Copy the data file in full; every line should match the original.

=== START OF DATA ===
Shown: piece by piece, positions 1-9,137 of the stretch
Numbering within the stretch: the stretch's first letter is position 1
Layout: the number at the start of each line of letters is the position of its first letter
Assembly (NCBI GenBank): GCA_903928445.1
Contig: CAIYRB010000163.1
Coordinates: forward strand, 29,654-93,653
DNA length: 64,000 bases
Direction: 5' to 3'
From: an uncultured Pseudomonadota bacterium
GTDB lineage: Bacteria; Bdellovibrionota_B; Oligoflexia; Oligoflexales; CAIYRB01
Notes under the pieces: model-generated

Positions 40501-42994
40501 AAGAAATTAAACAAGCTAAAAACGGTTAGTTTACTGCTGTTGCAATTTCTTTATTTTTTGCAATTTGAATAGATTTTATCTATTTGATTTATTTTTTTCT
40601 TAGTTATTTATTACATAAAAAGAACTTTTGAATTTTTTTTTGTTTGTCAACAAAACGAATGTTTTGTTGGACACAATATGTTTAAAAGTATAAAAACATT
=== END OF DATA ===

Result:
Shown: piece by piece, positions 1-9,137 of the stretch
Numbering within the stretch: the stretch's first letter is position 1
Layout: the number at the start of each line of letters is the position of its first letter
Assembly (NCBI GenBank): GCA_903928445.1
Contig: CAIYRB010000163.1
Coordinates: forward strand, 29,654-93,653
DNA length: 64,000 bases
Direction: 5' to 3'
From: an uncultured Pseudomonadota bacterium
GTDB lineage: Bacteria; Bdellovibrionota_B; Oligoflexia; Oligoflexales; CAIYRB01
Notes under the pieces: model-generated

Positions 40501-42994
40501 AAGAAATTAAACAAGCTAAAAACGGTTAGTTTACTGCTGTTGCAATTTCTTTATTTTTTGCAATTTGAATAGATTTTATCTATTTGATTTATTTTTTTCT
40601 TAGTTATTTATTACATAAAAAGAACTTTTGAATTTTTTTTTGTTTGTCAACAAAACGAATGTTTTGTTGGACACAATATGTTTAAAAGTATAAAAACATT